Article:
Carol Lynn Pearson of Walnut Creek, California chronicled her marriage to a gay man and how she cared for him before he succumbed to AIDS in 1984 in her memoir Goodbye, I Love You . She struggled to find the words to describe the pain that leads some LGBT Mormons to take their own lives.
"It's being so, so full of shame and so full of regret for what we as a body, as a religious organization – church family – have done to our gay brothers and sisters," said Pearson.
In addition to the suicides of LGBT Mormons, the church faced scathing criticism over its support of Proposition 8, the California same-sex marriage ban that voters passed nearly four years ago.
Mitch Mayne, an openly gay man whom Bishop Don Fletcher of the San Francisco Bay Ward appointed as his executive secretary last August, described this stance to CNN earlier this month as "the least Christ-like thing we have done as a church." He stressed to the Bay Area Reporter that he did not make this comment as an official church spokesman. Mayne added that he does not expect an immediate apology from the Mormon Church for supporting Prop 8.
"If we're hinging our healing on waiting for an apology for that, we're going to be in pain for a long time," he said. "I personally don't need anyone's apology to be happy."
In spite of this outrage, conference attendees stressed throughout the weekend that things have slowly begun to change within the church. The Salt Lake City Council in 2009 approved an anti-LGBT discrimination ordinance that the church endorsed. A group of gay and lesbian BYU students earlier this month released an It Gets Better video.
Parents of LGBT Mormons appeared in a second It Gets Better video that Julia Hunter of Sandy, Utah, unveiled at the conference.
"For us in the Mormon faith, it's a whole community of relationships which are affected by this single utterance; 'I'm gay,'" she said.
Alanna Miller Farnsworth faced this conundrum when her then-16-year-old son Blake came out to her as gay shortly after Christmas in 2005. She described him as her "seminary boy," but she and her family also firmly believed in the church's teachings on homosexuality.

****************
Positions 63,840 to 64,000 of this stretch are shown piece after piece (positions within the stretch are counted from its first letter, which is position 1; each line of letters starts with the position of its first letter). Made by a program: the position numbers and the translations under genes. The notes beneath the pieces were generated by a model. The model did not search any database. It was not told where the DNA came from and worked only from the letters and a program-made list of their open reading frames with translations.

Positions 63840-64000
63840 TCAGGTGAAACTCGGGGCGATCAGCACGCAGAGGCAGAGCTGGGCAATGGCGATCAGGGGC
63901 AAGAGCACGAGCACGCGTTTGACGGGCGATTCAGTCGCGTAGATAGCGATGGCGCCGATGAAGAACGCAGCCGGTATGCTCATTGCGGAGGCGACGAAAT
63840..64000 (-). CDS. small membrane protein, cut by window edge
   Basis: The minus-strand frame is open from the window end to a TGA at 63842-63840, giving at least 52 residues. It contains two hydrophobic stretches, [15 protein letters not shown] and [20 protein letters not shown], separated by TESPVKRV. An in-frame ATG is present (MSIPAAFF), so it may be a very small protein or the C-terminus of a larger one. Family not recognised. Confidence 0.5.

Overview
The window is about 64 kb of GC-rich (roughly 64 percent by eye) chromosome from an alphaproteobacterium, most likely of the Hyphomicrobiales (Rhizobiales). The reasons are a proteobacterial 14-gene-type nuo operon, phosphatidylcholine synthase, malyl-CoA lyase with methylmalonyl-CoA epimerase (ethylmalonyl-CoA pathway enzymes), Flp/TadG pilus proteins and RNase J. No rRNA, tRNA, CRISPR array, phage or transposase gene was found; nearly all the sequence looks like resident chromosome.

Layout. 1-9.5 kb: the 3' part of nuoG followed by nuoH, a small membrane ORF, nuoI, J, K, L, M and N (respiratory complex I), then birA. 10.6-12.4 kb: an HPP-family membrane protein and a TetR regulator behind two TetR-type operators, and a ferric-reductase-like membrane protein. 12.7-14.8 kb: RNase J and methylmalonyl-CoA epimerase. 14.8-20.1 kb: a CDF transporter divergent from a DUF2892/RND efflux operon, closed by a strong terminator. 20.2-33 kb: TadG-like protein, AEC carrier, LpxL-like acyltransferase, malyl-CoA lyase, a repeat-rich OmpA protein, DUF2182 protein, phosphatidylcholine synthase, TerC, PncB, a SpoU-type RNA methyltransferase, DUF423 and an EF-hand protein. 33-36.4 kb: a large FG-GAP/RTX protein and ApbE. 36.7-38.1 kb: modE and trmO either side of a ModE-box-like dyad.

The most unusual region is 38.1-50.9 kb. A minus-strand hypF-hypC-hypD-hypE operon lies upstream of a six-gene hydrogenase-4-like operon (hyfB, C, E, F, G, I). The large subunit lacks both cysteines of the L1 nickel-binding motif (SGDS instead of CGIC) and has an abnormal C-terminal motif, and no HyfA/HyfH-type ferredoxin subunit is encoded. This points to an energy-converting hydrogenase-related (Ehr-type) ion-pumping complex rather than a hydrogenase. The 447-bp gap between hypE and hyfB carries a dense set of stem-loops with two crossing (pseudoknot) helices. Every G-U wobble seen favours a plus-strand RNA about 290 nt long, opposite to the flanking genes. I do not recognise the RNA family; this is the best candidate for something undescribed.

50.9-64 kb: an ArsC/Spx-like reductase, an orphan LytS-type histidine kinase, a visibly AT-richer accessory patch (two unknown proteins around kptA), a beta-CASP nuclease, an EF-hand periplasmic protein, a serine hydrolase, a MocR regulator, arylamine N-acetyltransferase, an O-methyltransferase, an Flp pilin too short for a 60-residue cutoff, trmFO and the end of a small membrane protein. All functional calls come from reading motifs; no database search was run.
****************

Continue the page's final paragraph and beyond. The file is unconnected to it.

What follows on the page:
"Here was my perfect little church boy that I now know was doing all he could to pray away that gay," said Farnsworth.
She said she turned to God for guidance on how she should treat her son. The answer came quickly: Love him.
"He's not any different now than he was an hour ago before he told you this information," said Farnsworth. "He's just the same. Just love him."
Farnsworth reached out to other parents of LGBT Mormons through Affirmations' website after her son came out. This journey has brought her to another calling: Supporting other LGBT Mormons who have been shunned by their families and their church.
"The more stories I heard, the more my heart swelled with love and compassion for these people who had lived their lives being told that they were not enough," said Farnsworth. "Some of them had even been kicked to the curb by their parents and thrown right out of their forever families. And I decided from that point that I would make myself available to anyone who needed a mom. That has brought immense joy to my life."
The new It Gets Better video unveiled at the conference can be seen with the online version of this story at ebar.com.